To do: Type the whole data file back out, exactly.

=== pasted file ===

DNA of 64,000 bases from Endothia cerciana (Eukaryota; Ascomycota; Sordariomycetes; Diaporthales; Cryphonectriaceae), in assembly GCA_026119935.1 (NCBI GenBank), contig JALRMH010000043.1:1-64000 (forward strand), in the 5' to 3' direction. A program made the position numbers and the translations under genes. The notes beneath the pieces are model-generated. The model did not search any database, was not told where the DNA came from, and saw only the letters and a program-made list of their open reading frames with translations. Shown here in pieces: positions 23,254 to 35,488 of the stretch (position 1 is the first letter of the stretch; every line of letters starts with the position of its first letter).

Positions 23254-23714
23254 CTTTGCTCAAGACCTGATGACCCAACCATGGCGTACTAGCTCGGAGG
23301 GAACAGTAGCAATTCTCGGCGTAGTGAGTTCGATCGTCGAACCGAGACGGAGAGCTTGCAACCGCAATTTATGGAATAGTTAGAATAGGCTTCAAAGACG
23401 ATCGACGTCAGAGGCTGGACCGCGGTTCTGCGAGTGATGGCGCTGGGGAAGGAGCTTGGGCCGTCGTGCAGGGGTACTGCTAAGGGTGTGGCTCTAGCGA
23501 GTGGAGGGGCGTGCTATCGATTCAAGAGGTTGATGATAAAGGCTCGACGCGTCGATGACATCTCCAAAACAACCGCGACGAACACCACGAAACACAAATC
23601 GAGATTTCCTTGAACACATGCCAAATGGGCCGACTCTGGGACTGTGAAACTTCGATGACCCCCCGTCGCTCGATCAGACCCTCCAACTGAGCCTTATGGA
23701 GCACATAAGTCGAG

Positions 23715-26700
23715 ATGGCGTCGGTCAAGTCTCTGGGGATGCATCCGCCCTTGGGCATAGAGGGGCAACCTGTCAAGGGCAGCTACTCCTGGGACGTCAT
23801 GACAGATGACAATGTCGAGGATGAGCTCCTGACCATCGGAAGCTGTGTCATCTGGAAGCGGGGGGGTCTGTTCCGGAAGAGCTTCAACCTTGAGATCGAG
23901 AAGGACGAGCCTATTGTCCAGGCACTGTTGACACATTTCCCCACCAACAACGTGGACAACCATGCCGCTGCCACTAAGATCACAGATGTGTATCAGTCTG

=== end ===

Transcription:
DNA of 64,000 bases from Endothia cerciana (Eukaryota; Ascomycota; Sordariomycetes; Diaporthales; Cryphonectriaceae), in assembly GCA_026119935.1 (NCBI GenBank), contig JALRMH010000043.1:1-64000 (forward strand), in the 5' to 3' direction. A program made the position numbers and the translations under genes. The notes beneath the pieces are model-generated. The model did not search any database, was not told where the DNA came from, and saw only the letters and a program-made list of their open reading frames with translations. Shown here in pieces: positions 23,254 to 35,488 of the stretch (position 1 is the first letter of the stretch; every line of letters starts with the position of its first letter).

Positions 23254-23714
23254 CTTTGCTCAAGACCTGATGACCCAACCATGGCGTACTAGCTCGGAGG
23301 GAACAGTAGCAATTCTCGGCGTAGTGAGTTCGATCGTCGAACCGAGACGGAGAGCTTGCAACCGCAATTTATGGAATAGTTAGAATAGGCTTCAAAGACG
23401 ATCGACGTCAGAGGCTGGACCGCGGTTCTGCGAGTGATGGCGCTGGGGAAGGAGCTTGGGCCGTCGTGCAGGGGTACTGCTAAGGGTGTGGCTCTAGCGA
23501 GTGGAGGGGCGTGCTATCGATTCAAGAGGTTGATGATAAAGGCTCGACGCGTCGATGACATCTCCAAAACAACCGCGACGAACACCACGAAACACAAATC
23601 GAGATTTCCTTGAACACATGCCAAATGGGCCGACTCTGGGACTGTGAAACTTCGATGACCCCCCGTCGCTCGATCAGACCCTCCAACTGAGCCTTATGGA
23701 GCACATAAGTCGAG

Positions 23715-26700
23715 ATGGCGTCGGTCAAGTCTCTGGGGATGCATCCGCCCTTGGGCATAGAGGGGCAACCTGTCAAGGGCAGCTACTCCTGGGACGTCAT
23801 GACAGATGACAATGTCGAGGATGAGCTCCTGACCATCGGAAGCTGTGTCATCTGGAAGCGGGGGGGTCTGTTCCGGAAGAGCTTCAACCTTGAGATCGAG
23901 AAGGACGAGCCTATTGTCCAGGCACTGTTGACACATTTCCCCACCAACAACGTGGACAACCATGCCGCTGCCACTAAGATCACAGATGTGTATCAGTCTG